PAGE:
Since Utah became the first state to offer genetic counselor (GC) licensure in 2002, several states have followed, with GC licensure currently available in 31 states. While GC licensure provides standardization among professionals and protection for the patients we serve, it can be an expensive and time-consuming process for genetic counselors who are required to obtain multi-state licensure (MSL). The number of genetic counselors seeking MSL has increased with the expansion of the genetic counselor role into commercial laboratories and the increased demand for telehealth services across state lines (especially in the wake of the COVID-19 pandemic). Language in GC licensure laws may not clearly delineate who is required to be licensed based on their job title, role, scope of practice, and employer.
To better understand what impacts genetic counselors’ decisions to obtain MSL, a survey was administered in June 2020 to genetic counselors currently or previously employed at commercial laboratories about their opinions and experiences regarding MSL and employer policy. Responses from 150 genetic counselors were reviewed and analyzed. Genetic counselor roles were defined as follows:
• Direct patient care – A role that may involve many responsibilities but includes any degree of patient interaction, whether in-person or via telehealth.
• Non-direct patient care – A role that involves supporting patient care without direct patient interaction, i.e. genetic counselors that only communicate or interact with providers.
• Non-patient care – A business role related to larger organizational initiatives, i.e. marketing, sales, product development, leadership positions, etc.
Seventy-three percent (n=110) of respondents reported that they personally are required to obtain GC licensure in at least one state. Over two-thirds of participants indicated that their employer has an MSL policy in place (n=103) and provides full reimbursement for licensure applications and renewal fees (n=83/103). Of the participants whose employers have an MSL policy in place, almost half (n=53) indicated this policy may be applied differently to individual genetic counselor employees, while the other half (n=50) specified that there is one uniform policy among all genetic counselor employees. Fifteen percent of all participants (n=23) reported their employer does not have a specific policy for GC licensure, while an additional 16% (n=24) did not know if their employer has a policy.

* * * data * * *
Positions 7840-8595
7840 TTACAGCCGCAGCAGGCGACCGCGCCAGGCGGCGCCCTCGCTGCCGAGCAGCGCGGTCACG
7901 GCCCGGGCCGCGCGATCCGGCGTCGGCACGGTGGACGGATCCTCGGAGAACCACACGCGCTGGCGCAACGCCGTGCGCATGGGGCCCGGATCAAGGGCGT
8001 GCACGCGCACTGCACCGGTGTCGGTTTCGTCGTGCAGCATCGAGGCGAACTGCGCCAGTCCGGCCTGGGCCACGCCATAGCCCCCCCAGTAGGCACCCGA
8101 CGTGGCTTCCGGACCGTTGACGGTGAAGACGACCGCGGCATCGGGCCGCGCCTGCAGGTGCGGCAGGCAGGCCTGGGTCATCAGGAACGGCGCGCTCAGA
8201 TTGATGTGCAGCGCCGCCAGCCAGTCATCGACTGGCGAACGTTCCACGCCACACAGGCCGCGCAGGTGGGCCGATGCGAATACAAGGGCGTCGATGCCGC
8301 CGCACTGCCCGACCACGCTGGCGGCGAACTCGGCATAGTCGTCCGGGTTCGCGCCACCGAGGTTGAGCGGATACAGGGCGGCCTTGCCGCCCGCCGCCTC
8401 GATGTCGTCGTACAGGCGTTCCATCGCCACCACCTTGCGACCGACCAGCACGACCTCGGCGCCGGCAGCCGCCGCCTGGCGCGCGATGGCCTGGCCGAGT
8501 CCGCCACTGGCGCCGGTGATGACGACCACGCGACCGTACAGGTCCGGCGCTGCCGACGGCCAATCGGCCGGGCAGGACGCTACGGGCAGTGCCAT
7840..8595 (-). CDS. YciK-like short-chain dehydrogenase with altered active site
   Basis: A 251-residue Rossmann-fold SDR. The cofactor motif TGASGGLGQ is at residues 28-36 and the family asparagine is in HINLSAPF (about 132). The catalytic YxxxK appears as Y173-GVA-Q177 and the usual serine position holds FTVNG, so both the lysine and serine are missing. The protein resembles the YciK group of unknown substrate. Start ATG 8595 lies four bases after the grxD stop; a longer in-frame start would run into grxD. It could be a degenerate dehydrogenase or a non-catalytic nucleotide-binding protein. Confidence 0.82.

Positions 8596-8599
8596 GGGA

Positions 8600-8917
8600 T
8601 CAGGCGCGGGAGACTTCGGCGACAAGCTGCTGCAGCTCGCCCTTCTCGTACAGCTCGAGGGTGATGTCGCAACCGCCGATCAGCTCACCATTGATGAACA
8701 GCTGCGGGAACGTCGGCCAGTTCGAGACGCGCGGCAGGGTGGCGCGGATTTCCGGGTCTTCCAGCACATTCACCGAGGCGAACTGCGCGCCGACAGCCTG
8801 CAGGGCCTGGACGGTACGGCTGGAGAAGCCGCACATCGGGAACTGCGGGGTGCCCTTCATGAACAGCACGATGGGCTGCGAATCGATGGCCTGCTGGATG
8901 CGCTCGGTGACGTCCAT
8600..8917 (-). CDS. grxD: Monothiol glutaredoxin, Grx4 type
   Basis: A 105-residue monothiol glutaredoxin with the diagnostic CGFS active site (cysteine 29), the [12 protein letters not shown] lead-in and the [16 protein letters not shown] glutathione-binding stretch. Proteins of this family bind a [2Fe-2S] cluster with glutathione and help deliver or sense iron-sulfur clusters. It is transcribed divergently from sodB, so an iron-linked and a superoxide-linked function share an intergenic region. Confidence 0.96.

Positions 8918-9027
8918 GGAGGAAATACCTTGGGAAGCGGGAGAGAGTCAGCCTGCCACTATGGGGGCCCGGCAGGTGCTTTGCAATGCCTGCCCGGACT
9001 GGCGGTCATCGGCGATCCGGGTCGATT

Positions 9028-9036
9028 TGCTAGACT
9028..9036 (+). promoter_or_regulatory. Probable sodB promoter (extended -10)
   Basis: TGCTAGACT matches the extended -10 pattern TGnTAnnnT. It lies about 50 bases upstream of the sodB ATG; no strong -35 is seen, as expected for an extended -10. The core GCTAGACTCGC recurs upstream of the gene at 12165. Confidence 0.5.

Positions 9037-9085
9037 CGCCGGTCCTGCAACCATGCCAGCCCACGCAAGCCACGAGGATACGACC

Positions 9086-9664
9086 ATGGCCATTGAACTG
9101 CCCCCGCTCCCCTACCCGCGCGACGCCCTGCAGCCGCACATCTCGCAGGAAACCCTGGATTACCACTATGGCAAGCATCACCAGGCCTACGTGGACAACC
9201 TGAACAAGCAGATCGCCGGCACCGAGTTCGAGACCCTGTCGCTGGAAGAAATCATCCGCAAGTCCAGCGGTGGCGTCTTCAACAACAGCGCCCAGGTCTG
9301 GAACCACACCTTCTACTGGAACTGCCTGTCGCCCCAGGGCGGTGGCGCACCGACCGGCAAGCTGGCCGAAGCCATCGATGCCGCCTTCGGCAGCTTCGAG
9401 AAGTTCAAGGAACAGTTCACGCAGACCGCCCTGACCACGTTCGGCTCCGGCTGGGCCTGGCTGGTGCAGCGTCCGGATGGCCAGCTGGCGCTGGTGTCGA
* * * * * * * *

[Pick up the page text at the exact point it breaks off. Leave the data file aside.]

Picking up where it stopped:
Participants with a known company MSL policy were asked to select which factors they believed influenced this policy. The most common factors chosen were job role (degree of patient interaction), location of patient residence (state), and legal compliance (internal legal counsel or state-specific legislative language). Most participants with direct patient care roles had GC licenses or active applications in their state of residence as well as the states of residence of their patients. This suggests that, despite the many known challenges of genetic counselor MSL, laboratory genetic counselors are compliant with state laws.
Other healthcare professionals have interstate compacts or license reciprocity, which provides a simplified path to licensure in multiple states. Participants were asked using a 5-point Likert scale whether they support an interstate GC license compact, whereby licensure in one state would confer a pathway to an expedited licensure application process in other participating states. No participants disagreed with this statement, and 96.7% (n=145) either somewhat or strongly agreed.
Based on this survey population, commercial laboratories may have differing policies as to which genetic counselor employees should be licensed. Genetic counselors may fulfill different roles within an organization that do not require GC licensure. However, it may be confusing for a genetic counselor to determine this based on the definitions provided by each state’s GC licensure laws.
It is critical that any employer of genetic counselors providing patient care in multiple states has a clear policy about MSL. Ideally, if MSL is required, the employer would provide support in the form of administrative assistance, protected time to complete the applications, and financial reimbursement for any requisite fees. Medical boards in the process of writing new GC licensure laws should consider how these laws will impact those already licensed in multiple states.
The time is now for genetic counselors seeking MSL to develop similar licensing resources as doctors and nurses, such as license reciprocity and interstate compacts. Ideally, a national GC license would eliminate the need for MSL, although it may be challenging to implement at this time.
Tschirgi, M. L., Owens, K. M., Mackall, M. S., Allen, J., & Allen, R. (2022). Easing the burden of multi-state genetic counseling licensure in the United States: Process, pitfalls, and possible solutions. Journal of Genetic Counseling, 31(1), 41–48. https://doi.org/10.1002/jgc4.1467